Melanomas, also known as malignant melanomas, are cancers of pigment cells (melanocytes) in the skin. They can spread early, which is why they are the most dangerous of the common skin cancers. Melanomas can be fatal if not detected and treated before they have a chance to spread.


Australia has the highest incidence of melanoma in the world. Melanoma incidence increases with age, however it is the most common cancer in young Australians aged 15-39.

Risk Factors

The biggest risk factor for the development of melanomas is exposure to the sun - in particular intermittent sun exposure that leads to severe sunburn. Sunburn in childhood is an especially important risk factor, however sunburn in adulthood also plays a part.

Melanomas are more common in areas that have been sunburnt in the past. People with lighter skin are more prone, as are people with occupational exposure to the sun (eg builders). 

A family history of melanoma is important, especially in first degree relatives (parents, siblings).

A third of melanomas start in a mole, whereas most appear from apparently normal skin. People with multiple irregular moles (dysplastic nevus syndrome) are at an increased risk and need close monitoring.


Melanomas are cancers of pigment cells, and most show signs of pigmentation. They often display various shades of brown and black. Pigmentation in the deeper layers of the skin is bluish in appearance. Sometimes melanomas have areas showing a hazy or veil-like appearance where the immune system is attacking, or patchy areas of no pigmentation where the immune system has attacked. The color variation is irregular and asymmetrical.

Some melanomas display minimal pigmentation - the amelanotic melanoma.

Melanomas can be flat (superficial spreading melanomas) or raised (nodular melanomas).

Sometimes melanomas can appear quite innocent, and the only clue of malignancy is that they change in appearance over a period of a few months.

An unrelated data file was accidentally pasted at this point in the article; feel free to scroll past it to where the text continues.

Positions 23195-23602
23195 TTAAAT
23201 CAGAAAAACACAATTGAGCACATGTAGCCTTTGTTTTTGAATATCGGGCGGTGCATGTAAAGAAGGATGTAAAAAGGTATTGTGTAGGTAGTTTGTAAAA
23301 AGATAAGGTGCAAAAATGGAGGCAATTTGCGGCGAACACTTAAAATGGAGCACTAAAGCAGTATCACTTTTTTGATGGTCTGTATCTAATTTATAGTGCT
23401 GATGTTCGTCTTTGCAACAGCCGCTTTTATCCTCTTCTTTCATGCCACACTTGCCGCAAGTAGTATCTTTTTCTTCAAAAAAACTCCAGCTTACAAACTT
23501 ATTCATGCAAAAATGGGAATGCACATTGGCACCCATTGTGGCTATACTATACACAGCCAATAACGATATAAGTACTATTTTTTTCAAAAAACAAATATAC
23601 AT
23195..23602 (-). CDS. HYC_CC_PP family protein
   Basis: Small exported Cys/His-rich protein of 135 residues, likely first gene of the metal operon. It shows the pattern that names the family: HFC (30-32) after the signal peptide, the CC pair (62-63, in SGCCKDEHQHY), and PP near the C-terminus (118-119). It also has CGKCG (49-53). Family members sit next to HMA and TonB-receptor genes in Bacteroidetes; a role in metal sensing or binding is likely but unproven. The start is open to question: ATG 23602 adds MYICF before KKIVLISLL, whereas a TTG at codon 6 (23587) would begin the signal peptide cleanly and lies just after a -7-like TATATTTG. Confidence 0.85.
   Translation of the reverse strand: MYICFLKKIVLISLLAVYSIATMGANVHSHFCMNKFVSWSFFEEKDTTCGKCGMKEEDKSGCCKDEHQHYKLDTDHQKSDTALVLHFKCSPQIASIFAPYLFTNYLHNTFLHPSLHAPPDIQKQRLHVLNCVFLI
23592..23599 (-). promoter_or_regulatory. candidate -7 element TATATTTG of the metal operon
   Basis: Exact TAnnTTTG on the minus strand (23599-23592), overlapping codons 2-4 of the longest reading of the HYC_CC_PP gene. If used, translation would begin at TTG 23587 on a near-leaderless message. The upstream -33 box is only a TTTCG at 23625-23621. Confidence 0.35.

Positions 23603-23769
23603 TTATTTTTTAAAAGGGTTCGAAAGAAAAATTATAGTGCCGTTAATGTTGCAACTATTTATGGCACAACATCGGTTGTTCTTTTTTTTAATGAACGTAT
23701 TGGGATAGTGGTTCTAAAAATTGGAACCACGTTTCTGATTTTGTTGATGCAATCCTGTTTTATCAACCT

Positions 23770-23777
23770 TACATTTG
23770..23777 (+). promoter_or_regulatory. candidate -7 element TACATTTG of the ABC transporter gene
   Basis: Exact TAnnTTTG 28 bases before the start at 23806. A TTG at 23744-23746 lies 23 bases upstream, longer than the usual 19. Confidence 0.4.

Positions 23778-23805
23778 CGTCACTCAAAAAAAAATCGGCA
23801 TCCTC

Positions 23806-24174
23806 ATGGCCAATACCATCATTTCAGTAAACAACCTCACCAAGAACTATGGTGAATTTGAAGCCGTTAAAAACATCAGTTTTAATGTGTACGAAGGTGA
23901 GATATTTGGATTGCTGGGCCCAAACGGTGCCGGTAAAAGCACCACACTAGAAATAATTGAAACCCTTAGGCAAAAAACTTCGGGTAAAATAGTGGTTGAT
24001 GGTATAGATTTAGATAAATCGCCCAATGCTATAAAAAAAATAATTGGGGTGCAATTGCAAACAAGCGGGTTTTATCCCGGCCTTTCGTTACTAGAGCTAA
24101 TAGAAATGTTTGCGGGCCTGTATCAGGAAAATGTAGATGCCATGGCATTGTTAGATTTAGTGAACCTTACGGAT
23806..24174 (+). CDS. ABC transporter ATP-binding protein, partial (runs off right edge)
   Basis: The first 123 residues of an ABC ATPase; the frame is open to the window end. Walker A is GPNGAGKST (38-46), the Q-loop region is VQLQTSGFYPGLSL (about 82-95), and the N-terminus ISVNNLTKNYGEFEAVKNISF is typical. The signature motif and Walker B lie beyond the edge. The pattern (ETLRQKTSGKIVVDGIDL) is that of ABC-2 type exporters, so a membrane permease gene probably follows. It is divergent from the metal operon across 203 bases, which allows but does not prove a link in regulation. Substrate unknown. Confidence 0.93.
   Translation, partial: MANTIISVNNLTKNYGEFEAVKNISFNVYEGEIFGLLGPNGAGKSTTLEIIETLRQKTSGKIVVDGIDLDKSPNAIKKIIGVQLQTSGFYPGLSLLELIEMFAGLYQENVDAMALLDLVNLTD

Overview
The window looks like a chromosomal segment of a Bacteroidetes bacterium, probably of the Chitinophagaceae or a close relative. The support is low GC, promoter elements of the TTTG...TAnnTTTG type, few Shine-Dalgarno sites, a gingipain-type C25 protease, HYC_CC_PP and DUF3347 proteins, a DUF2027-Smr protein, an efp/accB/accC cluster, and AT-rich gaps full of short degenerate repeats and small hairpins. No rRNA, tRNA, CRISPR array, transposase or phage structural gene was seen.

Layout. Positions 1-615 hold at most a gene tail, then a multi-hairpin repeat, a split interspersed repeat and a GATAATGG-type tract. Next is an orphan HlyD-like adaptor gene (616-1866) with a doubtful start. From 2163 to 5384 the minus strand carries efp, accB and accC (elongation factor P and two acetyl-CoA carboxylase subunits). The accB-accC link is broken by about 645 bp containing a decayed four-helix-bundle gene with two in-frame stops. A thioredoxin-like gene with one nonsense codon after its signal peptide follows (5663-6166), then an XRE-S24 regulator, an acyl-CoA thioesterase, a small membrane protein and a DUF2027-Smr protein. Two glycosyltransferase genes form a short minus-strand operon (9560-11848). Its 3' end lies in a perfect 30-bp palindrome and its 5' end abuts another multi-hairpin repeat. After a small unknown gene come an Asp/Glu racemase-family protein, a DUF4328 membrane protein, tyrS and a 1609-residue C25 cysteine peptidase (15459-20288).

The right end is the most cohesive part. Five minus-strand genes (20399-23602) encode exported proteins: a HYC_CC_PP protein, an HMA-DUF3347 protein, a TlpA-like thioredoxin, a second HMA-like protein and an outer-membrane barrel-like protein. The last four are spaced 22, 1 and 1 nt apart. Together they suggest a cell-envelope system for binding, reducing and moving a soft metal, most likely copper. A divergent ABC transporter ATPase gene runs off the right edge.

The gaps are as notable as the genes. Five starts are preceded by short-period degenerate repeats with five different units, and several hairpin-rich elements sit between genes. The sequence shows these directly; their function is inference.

The features of moles that patients should be concerned about are often described by the ABCDE acronym -

  • A - for asymetry
  • B - for irregular border
  • C - for colour variation, ie moles with 2 or more colors
  • D - for diameter. Smaller moles, moles under 4-5mm, are less likely to be melanomas
  • E - for evolving ie changing. Normal moles change slowly over years, however moles that change over a period of a few weeks or a few months need close attention.

The most important of these features are change, color variation and asymmetry.


Moles that show one or more of these features (eg asymmetry) should be assessed by an experienced doctor. These irregular moles need to be checked with a dermatoscope (see Fig.3), and are examined for signs or clues of malignancy. Suspicious moles need to be removed and tested by a pathology lab. If a mole is irregular but not suspicious, a digital photo can be taken to assess future changes.


Melanomas are treated with surgical excision. A wide margin of normal skin around the melanoma is also removed to lessen the risk of recurrence. The excised tissue is examined by a pathologist with a microscope to ensure no abnormal cells are close to the edge or bottom of the specimen. Sometimes nearby lymph nodes are removed to assess any local spread.


The prognosis of a melanoma is largely dependant of how deeply into the skin it has invaded. Level 1 melanomas have not yet started to invade and are extremely unlikely to cause further problems. Melanomas that have invaded less than 1mm are unlikely to cause further problems.

Common Area of Confusion

It is common for patients to confuse the terminology of levels and stages. A level IV melanoma is one that has penetrated to the deeper layers of the dermis. A stage IV melanoma is one that has spread to internal organs or to other distant parts of the body. When patients are diagnosed with a level IV melanoma, they are usually at stage I or II (hasn't spread to local lymph nodes). However, when they look up the internet etc, they are often reading about stage IV melanomas and become more alarmed than they should.

Fig 1. Melanoma
Fig 1. Melanoma showing asymmetry and color variation.
Fig 2. Melanoma
Fig 2. Melanoma showing asymmetry, an irregular border and color variation.
Fig 3. Computerized Dermatoscope
Fig 3. Computerized dermatoscope
Fig 4. Hand Held Dermatoscope
Fig 4. Hand held dermatoscope